Mike Weir, Canada’s only Masters champion, looking to make more magic at Augusta

AUGUSTA, Ga. — Seventeen years ago, Mike Weir made history. This weekend, he’s trying to do it again.

In 2003, Weir emerged victorious at Augusta National, becoming the first (and so far, only) Canadian to win a Masters title. It wasn’t easy for the Sarnia, Ontario, native that year, as he finished 72 holes tied with American Len Mattiace at 7-under 281. Weir subsequently defeated Mattiace in a playoff.

Weir owns a total of eight PGA Tour wins in a career on the big circuit that dates back to 1998. Three of those wins, including his Masters triumph, came in a playoff. The 50-year old has represented Canada on five Presidents Cup squads. He has played nine times on the PGA Tour Champions in 2020 and had two top-5 finishes.

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If Weir is going to capture his second Masters title, he’ll have to overcome an ultra-deep field that includes World No. 1 Dustin Johnson, icons Tiger Woods and Phil Mickelson, and a battery of other stars including Bryson DeChambeau, Rory McIlroy, Brooks Koepka, Jon Rahm and Collin Morikawa.

The Canadian got off to a decent start, carding three birdies (including back-to-back on Nos. 6 and 7) against just one bogey through the first 16 holes. However, a second bogey on the par-4 17th dropped him to an opening round 71, just one under par.

As we all know, “decent” is not going to cut it at Augusta National, and Weir finds himself T-34.

“I would say it was a good round,” Weir said. “I didn’t really capitalize on a lot of things.  I missed a really short putt on 2, had some good looks and didn’t quite get them in.  But all in all, it was a nice solid start to the tournament.”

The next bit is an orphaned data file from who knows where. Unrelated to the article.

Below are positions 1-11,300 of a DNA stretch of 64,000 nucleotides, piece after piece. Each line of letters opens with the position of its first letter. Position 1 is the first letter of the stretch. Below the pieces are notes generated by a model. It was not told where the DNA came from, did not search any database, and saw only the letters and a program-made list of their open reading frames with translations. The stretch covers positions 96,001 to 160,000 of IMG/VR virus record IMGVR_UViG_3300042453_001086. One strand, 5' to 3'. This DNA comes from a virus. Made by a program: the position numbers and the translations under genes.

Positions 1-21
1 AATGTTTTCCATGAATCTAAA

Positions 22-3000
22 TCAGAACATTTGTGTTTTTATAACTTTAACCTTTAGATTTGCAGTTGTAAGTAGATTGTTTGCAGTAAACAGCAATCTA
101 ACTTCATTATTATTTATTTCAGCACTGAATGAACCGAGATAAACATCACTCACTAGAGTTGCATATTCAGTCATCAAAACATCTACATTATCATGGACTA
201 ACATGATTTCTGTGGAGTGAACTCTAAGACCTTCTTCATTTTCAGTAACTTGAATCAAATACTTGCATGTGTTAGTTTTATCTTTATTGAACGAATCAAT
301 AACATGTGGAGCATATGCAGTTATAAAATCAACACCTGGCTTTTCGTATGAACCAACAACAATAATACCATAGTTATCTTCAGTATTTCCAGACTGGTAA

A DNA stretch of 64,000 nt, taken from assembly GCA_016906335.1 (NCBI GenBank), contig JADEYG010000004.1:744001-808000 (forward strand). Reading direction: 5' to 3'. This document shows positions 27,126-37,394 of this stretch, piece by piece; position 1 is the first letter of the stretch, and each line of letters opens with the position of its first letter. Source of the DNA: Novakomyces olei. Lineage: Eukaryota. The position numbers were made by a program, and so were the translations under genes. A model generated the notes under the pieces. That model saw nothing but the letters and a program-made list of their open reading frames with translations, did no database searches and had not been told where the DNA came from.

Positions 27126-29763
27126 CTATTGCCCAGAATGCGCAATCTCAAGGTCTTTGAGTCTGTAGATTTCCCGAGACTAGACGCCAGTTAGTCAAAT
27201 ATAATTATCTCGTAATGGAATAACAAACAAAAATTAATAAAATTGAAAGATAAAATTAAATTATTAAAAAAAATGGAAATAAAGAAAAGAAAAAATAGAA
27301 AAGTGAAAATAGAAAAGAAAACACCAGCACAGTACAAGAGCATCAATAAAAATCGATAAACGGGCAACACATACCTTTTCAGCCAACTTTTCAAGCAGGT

Weir did recognize that his short game needs improvement, especially his putting. He had 31 putts on the day and hopes to get that number down to the mid-20s. He also noticed the conspicuous lack of fans and patrons.

“Yeah, it kind of feels like a round with your friends,” Weir admitted. “It does. You still have the tournament — you know it’s a tournament and you have the tournament energy, but it’s a completely different feel. Hopefully in April they’ll be able to get back. But it’s still nice playing with two great guys, and they battled and hung in there well.”

Weir played alongside Englishman Matt Wallace and Spaniard Rafael Cabrera Bello. Wallace had the most successful Thursday of the trio, as he is T-13 at 3-under 69. Meanwhile, Bello finds himself behind the eight ball at 1-over 73 and T-64.

Weir knows what he needs to do to battle up the leaderboard come Friday.

“I have to continue to hit fairways, and on the long holes I’ve got to try to get to the center of the green and try to find a way to make par.

“And then when I’ve got a wedge in my hand on the par‑5s and 3 and things like that, I have to be very aggressive with those shots and try to make birdie on those holes.”

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